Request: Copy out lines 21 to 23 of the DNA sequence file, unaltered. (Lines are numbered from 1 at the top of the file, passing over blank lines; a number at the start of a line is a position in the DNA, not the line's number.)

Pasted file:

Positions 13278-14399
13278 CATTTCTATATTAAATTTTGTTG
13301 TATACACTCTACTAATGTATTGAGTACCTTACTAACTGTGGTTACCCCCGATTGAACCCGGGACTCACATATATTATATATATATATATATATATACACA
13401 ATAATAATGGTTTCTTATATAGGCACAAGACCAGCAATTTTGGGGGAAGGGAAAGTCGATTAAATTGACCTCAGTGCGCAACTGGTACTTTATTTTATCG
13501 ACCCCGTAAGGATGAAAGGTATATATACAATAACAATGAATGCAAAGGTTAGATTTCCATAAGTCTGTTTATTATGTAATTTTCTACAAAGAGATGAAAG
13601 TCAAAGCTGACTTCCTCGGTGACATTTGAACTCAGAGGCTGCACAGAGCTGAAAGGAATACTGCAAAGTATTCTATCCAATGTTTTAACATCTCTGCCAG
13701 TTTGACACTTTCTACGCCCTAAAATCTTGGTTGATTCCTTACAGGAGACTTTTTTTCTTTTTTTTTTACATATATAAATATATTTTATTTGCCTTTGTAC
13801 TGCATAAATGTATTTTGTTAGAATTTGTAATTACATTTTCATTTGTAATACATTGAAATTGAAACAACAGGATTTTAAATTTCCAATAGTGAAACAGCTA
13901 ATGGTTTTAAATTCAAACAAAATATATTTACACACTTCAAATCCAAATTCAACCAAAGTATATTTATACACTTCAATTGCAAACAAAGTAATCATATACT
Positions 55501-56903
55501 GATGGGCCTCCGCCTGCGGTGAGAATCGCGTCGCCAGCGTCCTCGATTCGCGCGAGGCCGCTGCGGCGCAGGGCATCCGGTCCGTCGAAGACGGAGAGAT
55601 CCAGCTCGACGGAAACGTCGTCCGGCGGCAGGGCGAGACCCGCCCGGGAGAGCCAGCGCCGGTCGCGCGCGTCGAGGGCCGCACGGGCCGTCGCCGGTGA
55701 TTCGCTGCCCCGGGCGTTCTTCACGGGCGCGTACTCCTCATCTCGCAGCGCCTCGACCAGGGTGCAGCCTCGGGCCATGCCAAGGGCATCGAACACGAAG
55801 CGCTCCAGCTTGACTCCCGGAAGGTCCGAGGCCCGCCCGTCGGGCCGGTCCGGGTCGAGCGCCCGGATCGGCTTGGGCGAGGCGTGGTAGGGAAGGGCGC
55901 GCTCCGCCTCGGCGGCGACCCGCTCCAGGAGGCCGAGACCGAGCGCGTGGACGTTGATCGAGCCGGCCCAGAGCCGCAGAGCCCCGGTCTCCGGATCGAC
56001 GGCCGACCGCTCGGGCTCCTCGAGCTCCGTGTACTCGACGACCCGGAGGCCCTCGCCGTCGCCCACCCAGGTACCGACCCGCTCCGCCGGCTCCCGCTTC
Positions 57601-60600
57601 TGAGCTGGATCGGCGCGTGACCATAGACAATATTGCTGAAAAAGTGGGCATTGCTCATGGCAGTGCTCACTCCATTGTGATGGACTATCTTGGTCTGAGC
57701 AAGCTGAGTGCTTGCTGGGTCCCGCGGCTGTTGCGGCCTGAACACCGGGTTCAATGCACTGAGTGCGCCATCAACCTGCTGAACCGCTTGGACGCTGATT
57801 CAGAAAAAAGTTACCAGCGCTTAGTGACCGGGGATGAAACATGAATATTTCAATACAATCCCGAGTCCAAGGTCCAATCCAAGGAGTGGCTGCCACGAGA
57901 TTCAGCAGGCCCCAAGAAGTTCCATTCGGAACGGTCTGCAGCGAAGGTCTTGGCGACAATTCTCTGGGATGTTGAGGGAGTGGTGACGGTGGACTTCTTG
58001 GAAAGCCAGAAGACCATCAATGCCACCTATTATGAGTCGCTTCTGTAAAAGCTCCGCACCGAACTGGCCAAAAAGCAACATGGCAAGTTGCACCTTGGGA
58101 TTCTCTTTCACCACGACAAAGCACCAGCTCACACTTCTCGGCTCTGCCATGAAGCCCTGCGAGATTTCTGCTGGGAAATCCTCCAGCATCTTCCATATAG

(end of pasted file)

57901 TTCAGCAGGCCCCAAGAAGTTCCATTCGGAACGGTCTGCAGCGAAGGTCTTGGCGACAATTCTCTGGGATGTTGAGGGAGTGGTGACGGTGGACTTCTTG
58001 GAAAGCCAGAAGACCATCAATGCCACCTATTATGAGTCGCTTCTGTAAAAGCTCCGCACCGAACTGGCCAAAAAGCAACATGGCAAGTTGCACCTTGGGA
58101 TTCTCTTTCACCACGACAAAGCACCAGCTCACACTTCTCGGCTCTGCCATGAAGCCCTGCGAGATTTCTGCTGGGAAATCCTCCAGCATCTTCCATATAG